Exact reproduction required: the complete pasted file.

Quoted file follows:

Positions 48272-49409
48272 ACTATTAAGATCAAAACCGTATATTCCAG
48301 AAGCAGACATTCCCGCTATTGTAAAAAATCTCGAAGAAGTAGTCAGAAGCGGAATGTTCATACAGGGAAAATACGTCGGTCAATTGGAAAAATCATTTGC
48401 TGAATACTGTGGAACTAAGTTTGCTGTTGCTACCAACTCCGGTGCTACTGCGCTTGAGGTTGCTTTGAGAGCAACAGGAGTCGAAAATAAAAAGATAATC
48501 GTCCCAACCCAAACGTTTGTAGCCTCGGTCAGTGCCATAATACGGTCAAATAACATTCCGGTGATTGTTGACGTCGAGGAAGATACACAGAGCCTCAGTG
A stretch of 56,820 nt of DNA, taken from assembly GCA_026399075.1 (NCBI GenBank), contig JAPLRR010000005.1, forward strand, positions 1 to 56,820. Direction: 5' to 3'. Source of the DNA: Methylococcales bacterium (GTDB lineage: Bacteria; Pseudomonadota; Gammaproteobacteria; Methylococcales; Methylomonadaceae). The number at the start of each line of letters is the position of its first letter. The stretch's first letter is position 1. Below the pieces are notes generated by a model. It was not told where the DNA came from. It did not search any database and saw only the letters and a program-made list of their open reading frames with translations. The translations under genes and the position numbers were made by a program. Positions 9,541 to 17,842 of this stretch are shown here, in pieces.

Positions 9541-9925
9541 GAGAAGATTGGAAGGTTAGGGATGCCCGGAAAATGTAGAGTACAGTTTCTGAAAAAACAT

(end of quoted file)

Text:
Positions 48272-49409
48272 ACTATTAAGATCAAAACCGTATATTCCAG
48301 AAGCAGACATTCCCGCTATTGTAAAAAATCTCGAAGAAGTAGTCAGAAGCGGAATGTTCATACAGGGAAAATACGTCGGTCAATTGGAAAAATCATTTGC
48401 TGAATACTGTGGAACTAAGTTTGCTGTTGCTACCAACTCCGGTGCTACTGCGCTTGAGGTTGCTTTGAGAGCAACAGGAGTCGAAAATAAAAAGATAATC
48501 GTCCCAACCCAAACGTTTGTAGCCTCGGTCAGTGCCATAATACGGTCAAATAACATTCCGGTGATTGTTGACGTCGAGGAAGATACACAGAGCCTCAGTG
A stretch of 56,820 nt of DNA, taken from assembly GCA_026399075.1 (NCBI GenBank), contig JAPLRR010000005.1, forward strand, positions 1 to 56,820. Direction: 5' to 3'. Source of the DNA: Methylococcales bacterium (GTDB lineage: Bacteria; Pseudomonadota; Gammaproteobacteria; Methylococcales; Methylomonadaceae). The number at the start of each line of letters is the position of its first letter. The stretch's first letter is position 1. Below the pieces are notes generated by a model. It was not told where the DNA came from. It did not search any database and saw only the letters and a program-made list of their open reading frames with translations. The translations under genes and the position numbers were made by a program. Positions 9,541 to 17,842 of this stretch are shown here, in pieces.

Positions 9541-9925
9541 GAGAAGATTGGAAGGTTAGGGATGCCCGGAAAATGTAGAGTACAGTTTCTGAAAAAACAT